There is a story about a serial killer who kidnaps his victims and then asks them to take two pills. He told them that one pill is harmless and the other is poisonous.It’s like you can decide whether you have to die or not. But no matter which pill they took they all died. But we don’t need to pay , we have the power to find them and we can pay them for what they did. We can make them an example for future.
A form of ransomware which stocks similarities with Locky and also comes with the choice for infected victims to negotiate a cost for retrieving their encrypted documents.
In June scarab ransomware was initially uncovered, but during November, it was distributed in an incredible number of spam emails suddenly, as noted by experts at Fortinet. These emails were distributed by Necurs, the botnet infamous for growing the highly-successful Locky ransomware.
The file-encrypting malware is deployed when the victim runs a VBScript application contained within a malicious email, which retrieves Scarab from payload websites. This script contains similarities to the delivery mechanism used to deliver Locky.
Those behind Scarab also have chosen to fill the source code of the ransomware using what appear to be references to Game of Thrones character, Jon Snow.
Once installed and executed on the victim’s computer, the malware will hook up to a website which provides the attacker with the Ip and other machine information more likely to aid the attacker in monitoring victims.
If the machine is taken offline through the process even, the ransomware encrypts the files with the still .scarab file extension and presents the victim with a ransom note.
But than demanding a set payment charge rather, the attackers behind Scarab ask the victims to email them in order to negotiate a payment in Bitcoin.
The usage of a contact address suggests the attackers aren’t as advanced as those behind other forms of ransomware. However, they do appear to work on the theory that if the victim is allowed by them to set a price, they’re much more likely to get a payment.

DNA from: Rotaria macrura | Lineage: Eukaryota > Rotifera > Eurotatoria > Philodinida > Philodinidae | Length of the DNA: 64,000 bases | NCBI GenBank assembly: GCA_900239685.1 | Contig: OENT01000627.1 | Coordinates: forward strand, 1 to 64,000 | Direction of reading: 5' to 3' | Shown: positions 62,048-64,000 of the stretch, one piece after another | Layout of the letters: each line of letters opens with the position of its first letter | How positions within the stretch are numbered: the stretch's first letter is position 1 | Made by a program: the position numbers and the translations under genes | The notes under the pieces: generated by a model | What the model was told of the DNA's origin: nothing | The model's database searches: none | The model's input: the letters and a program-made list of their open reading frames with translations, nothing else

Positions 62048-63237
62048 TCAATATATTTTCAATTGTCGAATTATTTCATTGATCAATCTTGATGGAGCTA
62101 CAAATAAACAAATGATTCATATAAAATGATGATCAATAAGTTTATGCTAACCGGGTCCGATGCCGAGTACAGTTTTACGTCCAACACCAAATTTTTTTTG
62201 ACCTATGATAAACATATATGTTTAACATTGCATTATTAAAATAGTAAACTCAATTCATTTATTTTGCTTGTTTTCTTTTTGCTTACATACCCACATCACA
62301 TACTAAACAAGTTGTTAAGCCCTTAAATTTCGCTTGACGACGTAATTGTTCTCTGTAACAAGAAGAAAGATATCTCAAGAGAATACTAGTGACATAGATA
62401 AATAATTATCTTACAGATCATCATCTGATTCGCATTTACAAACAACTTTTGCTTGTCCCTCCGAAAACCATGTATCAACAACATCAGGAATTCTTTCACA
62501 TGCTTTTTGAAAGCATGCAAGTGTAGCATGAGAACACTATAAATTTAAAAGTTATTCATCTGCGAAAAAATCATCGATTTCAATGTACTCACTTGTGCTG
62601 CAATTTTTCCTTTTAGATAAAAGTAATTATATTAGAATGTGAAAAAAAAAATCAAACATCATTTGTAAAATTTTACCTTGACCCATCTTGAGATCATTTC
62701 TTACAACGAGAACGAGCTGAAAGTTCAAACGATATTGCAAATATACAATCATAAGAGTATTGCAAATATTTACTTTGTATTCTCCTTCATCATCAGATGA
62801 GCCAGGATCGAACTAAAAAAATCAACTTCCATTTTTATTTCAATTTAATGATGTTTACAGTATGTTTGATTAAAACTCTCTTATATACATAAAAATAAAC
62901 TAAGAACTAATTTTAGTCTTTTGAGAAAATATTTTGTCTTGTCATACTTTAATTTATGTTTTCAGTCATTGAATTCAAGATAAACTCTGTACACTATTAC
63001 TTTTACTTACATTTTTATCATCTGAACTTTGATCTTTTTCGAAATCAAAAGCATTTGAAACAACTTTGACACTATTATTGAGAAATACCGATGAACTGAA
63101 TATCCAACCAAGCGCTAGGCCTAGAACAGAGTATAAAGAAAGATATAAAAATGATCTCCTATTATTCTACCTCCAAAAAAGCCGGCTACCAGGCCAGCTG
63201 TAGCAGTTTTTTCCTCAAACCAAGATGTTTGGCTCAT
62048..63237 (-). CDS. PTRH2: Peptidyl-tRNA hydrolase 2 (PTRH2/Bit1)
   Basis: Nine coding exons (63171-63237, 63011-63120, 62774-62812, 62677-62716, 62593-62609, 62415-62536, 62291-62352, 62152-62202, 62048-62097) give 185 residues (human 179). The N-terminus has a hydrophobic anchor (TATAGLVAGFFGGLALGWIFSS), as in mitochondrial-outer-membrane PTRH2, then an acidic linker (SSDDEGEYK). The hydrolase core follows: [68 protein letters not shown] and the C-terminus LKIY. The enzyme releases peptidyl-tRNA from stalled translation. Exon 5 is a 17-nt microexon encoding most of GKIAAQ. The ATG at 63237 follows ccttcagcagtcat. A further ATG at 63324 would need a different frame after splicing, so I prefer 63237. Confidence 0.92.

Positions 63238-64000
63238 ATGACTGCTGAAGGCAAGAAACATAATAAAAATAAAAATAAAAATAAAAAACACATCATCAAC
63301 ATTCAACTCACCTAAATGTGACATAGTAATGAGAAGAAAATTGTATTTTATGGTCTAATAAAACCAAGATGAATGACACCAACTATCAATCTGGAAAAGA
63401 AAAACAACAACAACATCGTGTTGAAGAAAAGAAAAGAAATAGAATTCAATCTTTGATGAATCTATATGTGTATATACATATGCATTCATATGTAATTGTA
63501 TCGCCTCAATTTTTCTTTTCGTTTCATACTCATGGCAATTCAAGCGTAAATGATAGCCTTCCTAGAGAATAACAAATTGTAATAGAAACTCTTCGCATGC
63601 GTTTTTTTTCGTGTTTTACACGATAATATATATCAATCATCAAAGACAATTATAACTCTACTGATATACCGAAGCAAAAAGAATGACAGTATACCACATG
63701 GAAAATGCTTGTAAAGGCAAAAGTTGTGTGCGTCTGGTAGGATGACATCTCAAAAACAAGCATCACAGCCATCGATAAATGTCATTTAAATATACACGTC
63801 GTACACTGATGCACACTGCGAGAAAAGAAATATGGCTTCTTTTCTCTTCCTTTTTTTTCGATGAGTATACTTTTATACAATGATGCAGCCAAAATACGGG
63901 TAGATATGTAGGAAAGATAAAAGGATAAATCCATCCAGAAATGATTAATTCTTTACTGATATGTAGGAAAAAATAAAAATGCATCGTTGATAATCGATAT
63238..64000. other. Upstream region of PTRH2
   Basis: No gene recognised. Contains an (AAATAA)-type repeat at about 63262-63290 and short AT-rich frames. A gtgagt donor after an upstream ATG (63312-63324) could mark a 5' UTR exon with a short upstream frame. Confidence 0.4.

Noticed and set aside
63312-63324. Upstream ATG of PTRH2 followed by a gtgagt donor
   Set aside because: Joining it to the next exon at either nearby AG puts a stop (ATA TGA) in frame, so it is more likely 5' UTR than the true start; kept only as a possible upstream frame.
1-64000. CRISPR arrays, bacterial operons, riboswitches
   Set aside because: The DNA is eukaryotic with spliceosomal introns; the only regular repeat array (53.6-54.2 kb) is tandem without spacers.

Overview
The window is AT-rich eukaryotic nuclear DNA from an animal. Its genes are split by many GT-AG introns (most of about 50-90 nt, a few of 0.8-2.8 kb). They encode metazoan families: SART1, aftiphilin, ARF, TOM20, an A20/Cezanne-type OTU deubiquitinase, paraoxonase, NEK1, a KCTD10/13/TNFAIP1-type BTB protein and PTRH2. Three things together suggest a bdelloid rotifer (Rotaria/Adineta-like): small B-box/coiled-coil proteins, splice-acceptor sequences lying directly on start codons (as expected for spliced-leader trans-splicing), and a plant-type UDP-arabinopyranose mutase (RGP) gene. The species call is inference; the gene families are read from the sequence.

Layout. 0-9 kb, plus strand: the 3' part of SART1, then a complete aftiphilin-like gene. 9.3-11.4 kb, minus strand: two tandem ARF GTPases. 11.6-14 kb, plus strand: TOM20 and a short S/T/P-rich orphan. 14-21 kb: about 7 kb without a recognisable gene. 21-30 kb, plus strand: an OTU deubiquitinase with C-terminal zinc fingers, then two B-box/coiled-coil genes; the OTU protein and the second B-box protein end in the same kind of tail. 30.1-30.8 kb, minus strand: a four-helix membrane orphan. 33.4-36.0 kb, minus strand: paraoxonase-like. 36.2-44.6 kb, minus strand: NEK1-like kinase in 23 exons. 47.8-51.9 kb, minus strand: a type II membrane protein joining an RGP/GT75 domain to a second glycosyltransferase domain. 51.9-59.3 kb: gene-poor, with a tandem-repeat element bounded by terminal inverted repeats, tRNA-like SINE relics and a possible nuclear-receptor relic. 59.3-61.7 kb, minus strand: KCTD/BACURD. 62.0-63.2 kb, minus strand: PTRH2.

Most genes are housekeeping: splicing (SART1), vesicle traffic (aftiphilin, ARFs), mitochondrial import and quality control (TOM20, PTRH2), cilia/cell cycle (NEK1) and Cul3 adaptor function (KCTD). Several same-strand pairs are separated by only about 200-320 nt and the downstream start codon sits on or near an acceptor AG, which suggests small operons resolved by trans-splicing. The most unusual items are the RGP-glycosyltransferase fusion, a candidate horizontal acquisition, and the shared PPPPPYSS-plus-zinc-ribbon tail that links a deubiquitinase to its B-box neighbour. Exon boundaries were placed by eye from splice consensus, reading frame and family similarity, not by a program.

“The negotiation process urged by the Scarab ransomware is interesting especially. While getting into negotiations definitely helps it be more likely a ransom of some type or kind will be paid, it also allows them to fluctuate demands with respect to the value of Bitcoin at that right time,” said Aaron Higbee, CTO and co-founder of PhishMe.
Experts suggest the rise in the value of Bitcoin has played the right part in the change to the strategy. A charge of around one Bitcoin was set a ransom demand during 2016 often when the value of Bitcoin was under $1000. At the time of writing,
Attackers are likely to understand the average victim isn’t heading to really have the money to pay this fee, so by allowing the sufferer to suggest a cost, those at the rear of Scarab will guarantee a pay-day for their criminal work.
Those behind Scarab also try to establish they can be trusted to carry up their end of the harmful deal by using a common tactic by ransomware distributors offering to decrypt some files free of charge. In addition, they provide instructions about how to obtain Bitcoin to be able in order to receive payment from victims.
However, these aren’t works of community spirit, by extorting a payment out of the unfortunate victim a reality hammered home by the way the ransom note says “Decryption of your documents by making use of third parties could cause an elevated price”. The attackers also add that by trying to use decryption tools, the victim “can become a victim of a scam”.
Researchers are unsure if Scarab will be a temporary ransomware campaign currently.